One of the most common themes we see and hear, time and time again, amongst coaches, clients and athletes who are looking for insight into their nutrition is that they are not taking in enough water.
You’ve probably heard it before. But it’s worth reiterating.
Our bodies are made up of water—the brain is composed of 95% water; blood is 82% water; the lungs are nearly 90% water. Water is the most critical nutrient for human nourishment, growth, and development. In order for that fluid-rich body of yours to flourish, let alone perform at your peak in the gym, it needs water.
Ok, ok. You get it. You know it. Water truly does a body good.
Although drinking water doesn’t provide energy the same way fats or carbohydrates do, it is a vital platform for energy reactions and metabolic processes to take place. Without enough water intake pre (and post) workout, you and your clients easily become dehydrated, lethargic, cramp more often, suffer in work capacity, strength and endurance.
Additionally, high-quality H2O is necessary for building muscle, strength, and endurance. Muscles are made primarily of water, and therefore, require water in order to be at their optimal peak. By consuming water, you not only help your body with easier delivery of nutrients and electrolytes to your cells and muscles. Lastly, water consumption helps remove waste and toxins from the muscles and body, meaning improved recovery. Learn how to create nourishment plans specific to your clients’ needs here.
What type? Types of water? You didn’t even know there was really such thing. Like food, water quality is just as important in relation to the type you consume. After all, there is a tremendous difference in a McDonald’s Big Mac with Grade D ground beef versus a grass-fed, organic beef patty grilled to perfection on your grill. Unfortunately, toxic chemicals in our water supply are fairly common. In fact, a 5-year study from the Environmental Working Group (2009) of the quality of water in most major American cities revealed “a total of 316 contaminants in water supplied to 256 million Americans in 48,000 communities in 45 states.
According to the data, among the contaminants were 202 chemicals that aren’t subject to any government regulation or safety standards for drinking water.” That being stated, what type of water should you drink then?! The best way to avoid water toxins is to simply filter them out yourself. This purification process is easy to do with the dozens of water filters on the market now. Opt to drink out of glass, ceramic, or stainless steel containers rather than plastic as plastic cups and water bottles contain BPA and other environmental pollutants.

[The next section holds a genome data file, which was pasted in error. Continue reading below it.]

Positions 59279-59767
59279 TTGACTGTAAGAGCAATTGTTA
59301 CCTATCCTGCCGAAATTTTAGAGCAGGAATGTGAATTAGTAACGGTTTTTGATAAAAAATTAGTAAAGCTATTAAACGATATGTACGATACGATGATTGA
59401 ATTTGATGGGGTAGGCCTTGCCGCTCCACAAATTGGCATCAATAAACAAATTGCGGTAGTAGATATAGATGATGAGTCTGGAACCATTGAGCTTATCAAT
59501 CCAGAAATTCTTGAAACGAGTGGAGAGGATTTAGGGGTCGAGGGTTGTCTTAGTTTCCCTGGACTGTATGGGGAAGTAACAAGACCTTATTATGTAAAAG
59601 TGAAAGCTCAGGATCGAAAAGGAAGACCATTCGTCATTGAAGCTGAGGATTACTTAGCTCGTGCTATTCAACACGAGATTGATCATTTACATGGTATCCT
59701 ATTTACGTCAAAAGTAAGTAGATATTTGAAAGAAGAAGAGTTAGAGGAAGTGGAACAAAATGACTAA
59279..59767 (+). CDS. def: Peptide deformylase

Drinking water throughout the day will keep you from feeling water-logged. Upon waking, I like to make it a goal to consume 16 ounces of water in order to get the body’s energy stores, metabolic and digestive processes rolling after a 7-8 hour hiatus during your sleeping hours. Learn this morning ritual here.
Surrounding exercise, be mindful to drink at least 4-8 ounces before, during and then immediately following exercise. We have all been guilty of not wanting to drink much around exercise because it makes us need to pee, but suck it up. Just do it—take your pre-workout pee break before your workout and feel the power of water make you shine.
That is the million-dollar question, now isn’t it—especially when it comes to athletes the tried and true ‘rule of thumb’ that has been touted for years is “8 cups per day”, but is that really the case? Probably not if you are an active individual.
We recommend, aiming for 1/2 an ounce per body weight, due to the amount of fluid you are losing through sweat and perspiration. Everybody has different intake needs so this number isn’t hard and fast. Depending on your size and perspiration rate, you lose about four cups of water per hour of exercise. Learn how much water a fitness enthusiast should consume vs. an athlete here.
Additionally, you lose about four cups per day through respiration (most individuals) on any given day and another 6 cups per day through elimination. Therefore, you need not only the ‘baseline’ minimum to replenish lost stores, but those extra ounces to make up for the extra lost water during your training sessions. Numbers aside, listening to your thirst (and also your hunger signals) are most definitely an indicator that you are thirsty. In fact, often times a growling stomach or light headache in the afternoon doesn’t mean we need a power snack—but instead some water.
When it boils down to it there is no hard and fast rule for how much water you or your client should consume. That is why it is so crucial to conduct client assessments and intakes. Learn how to conduct a client assessment and get a client intake form when you sign up for The Free Professional Coaching Blueprint. Learn how to conduct assessments today and make sure your clients are hydrated.